I recently took an online quiz that where I told that my American Dream Score was 60/100.
While hard work contributes to success, each of us have encountered different people, experiences, systems, and services that have helped or hindered our efforts. Your score of 60 shows you’ve had more factors working in your favor, but still some you’ve had to overcome. To see what your score means compared to others, click here. If your life had a soundtrack, it might include You’ll Never Walk Alone by Elvis Presley, as a sign you remember those that helped you along the way.
Here is the article and a link to the quiz
By Sarah Ruiz-Grossman Huffington Post
A new online quiz is hoping to challenge the classic American Dream narrative by showing people just how much support they had to get to where they are.
The “Your American Dream Score” quiz asks people a series of questions about who they are and what factors, such as health, education, race or gender, may have contributed to their success ― or created barriers to it. Funded by the Ford Foundation, the quiz was launched last month by communications company Galewill as part of an initiative to inform people around inequality in America.
“On the one hand, the narrative around the American Dream is essential ― it gives people hope if you come from a poor background,” Galewill founder Bob McKinnon told HuffPost. “But at the same time it’s a limiting belief. The idea that if you work as hard as you can, you can overcome anything ― it’s not a complete story.”
The idea of achieving upward mobility by simply working hard, or “picking yourself up by your bootstraps,” has long been a staple of the American Dream.
Politicians on both sides of the aisle have used the narrative ― to speak of the opportunities that exist in America for people in poverty or immigrants to make it against the odds, but also to justify not providing government support to low-income people, who are expected to simply work hard and make it on their own.
This quiz aims to push back on the American narrative of individual success by getting people to take an honest look at how they ended up where they are, and recognize the barriers they faced, as well as the help they got along the way ― including from the government.
“I grew up in a poor neighborhood outside Boston, then a trailer park in Pennsylvania,” McKinnon said. “At certain points I benefited from food stamps ― but there are people who don’t publicly admit that.”
Galewill worked with social scientists and other experts to craft the questions in the quiz and to paint an accurate picture of the factors that contribute to social mobility.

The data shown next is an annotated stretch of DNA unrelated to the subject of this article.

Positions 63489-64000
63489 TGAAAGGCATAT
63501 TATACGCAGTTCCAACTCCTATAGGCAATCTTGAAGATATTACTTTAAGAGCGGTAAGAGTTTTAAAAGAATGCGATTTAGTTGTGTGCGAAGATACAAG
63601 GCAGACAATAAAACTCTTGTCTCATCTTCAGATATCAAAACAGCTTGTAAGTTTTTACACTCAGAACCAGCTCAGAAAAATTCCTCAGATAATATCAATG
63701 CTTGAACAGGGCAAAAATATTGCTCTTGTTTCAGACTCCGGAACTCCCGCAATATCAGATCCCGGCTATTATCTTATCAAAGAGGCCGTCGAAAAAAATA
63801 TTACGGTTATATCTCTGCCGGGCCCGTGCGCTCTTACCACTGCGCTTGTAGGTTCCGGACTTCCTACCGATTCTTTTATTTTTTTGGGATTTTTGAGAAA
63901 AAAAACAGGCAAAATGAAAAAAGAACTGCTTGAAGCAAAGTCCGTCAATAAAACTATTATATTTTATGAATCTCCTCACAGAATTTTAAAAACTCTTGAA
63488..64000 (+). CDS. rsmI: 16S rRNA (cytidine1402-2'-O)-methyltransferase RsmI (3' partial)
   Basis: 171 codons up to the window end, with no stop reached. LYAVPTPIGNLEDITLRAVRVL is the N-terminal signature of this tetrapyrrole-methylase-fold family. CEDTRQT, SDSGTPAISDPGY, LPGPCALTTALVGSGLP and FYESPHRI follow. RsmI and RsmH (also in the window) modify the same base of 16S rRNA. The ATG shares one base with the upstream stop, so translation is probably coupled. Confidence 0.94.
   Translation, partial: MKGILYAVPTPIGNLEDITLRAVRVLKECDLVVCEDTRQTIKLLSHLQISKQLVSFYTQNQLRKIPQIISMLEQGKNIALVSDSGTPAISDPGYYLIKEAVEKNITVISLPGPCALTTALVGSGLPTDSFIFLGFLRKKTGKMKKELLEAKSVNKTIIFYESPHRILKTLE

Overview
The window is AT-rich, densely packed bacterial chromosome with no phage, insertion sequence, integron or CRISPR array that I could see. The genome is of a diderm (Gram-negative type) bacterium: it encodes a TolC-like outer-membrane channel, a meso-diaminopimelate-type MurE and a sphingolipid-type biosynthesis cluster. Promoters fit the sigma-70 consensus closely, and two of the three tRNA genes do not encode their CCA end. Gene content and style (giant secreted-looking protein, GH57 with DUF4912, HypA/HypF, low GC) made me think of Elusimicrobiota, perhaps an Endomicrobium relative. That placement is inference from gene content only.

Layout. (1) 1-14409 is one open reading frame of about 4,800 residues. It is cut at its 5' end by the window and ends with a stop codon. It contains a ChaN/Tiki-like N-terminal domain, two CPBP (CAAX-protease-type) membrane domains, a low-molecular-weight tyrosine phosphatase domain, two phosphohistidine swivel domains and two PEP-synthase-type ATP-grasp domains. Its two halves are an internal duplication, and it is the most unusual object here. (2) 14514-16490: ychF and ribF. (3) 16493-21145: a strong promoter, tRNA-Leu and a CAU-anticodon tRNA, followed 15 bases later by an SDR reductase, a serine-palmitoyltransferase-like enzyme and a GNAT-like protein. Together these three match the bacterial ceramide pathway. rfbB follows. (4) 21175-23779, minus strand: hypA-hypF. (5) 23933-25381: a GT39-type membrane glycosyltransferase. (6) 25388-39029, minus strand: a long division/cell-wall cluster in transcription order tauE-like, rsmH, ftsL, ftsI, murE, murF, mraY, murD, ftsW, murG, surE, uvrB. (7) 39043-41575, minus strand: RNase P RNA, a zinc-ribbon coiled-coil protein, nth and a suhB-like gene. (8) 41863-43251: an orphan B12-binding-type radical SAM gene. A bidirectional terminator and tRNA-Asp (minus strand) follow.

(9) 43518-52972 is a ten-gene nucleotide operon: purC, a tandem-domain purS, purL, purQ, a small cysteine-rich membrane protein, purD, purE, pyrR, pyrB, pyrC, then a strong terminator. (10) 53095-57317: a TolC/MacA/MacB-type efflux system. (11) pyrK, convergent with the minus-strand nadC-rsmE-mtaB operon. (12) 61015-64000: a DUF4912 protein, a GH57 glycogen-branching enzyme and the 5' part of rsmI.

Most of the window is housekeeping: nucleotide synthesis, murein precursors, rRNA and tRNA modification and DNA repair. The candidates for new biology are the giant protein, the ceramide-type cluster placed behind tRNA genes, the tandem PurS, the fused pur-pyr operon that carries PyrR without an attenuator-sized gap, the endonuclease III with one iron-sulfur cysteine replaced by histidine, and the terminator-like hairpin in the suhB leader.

Though the tool is expressly non-partisan, McKinnon said, its goal of changing the narrative around American success has clear implications for public policy.
“I believe the reasons why there are cuts to certain things is predicated on an incomplete picture of what it takes to get ahead in this country, especially if you’re disadvantaged,” McKinnon said.
Last week, for instance, Housing and Urban Development Secretary Ben Carson was called out on Twitter for saying poverty is just a “state of mind.” Carson, who was raised in low-income housing, has criticized government assistance for making people too “comfortable.”
“If we want to make sure every child has an opportunity to get ahead, we have to have a more honest conversation on what it takes to get ahead,” McKinnon said. “The hope is we start telling better stories of how we end up where we do, that it shifts thinking to remember those people ― and programs ― that helped us and that they get their proper due.”
President Donald Trump’s recently proposed budget would make significant cuts to social programs that support low-income Americans, such as Medicaid, food stamps and disability insurance. Congress is working on its own budget.
“Wouldn’t it just be great to know what the aggregate [American Dream] score of Congress was?” McKinnon said. “Or to have them hold up their score before they vote on something?”
“I would love to see Nancy Pelosi and Paul Ryan both find their score and have a conversation about it,” he added. “That’s an honest conversation: You look at the research behind what helped you or me, and you design policy around it.”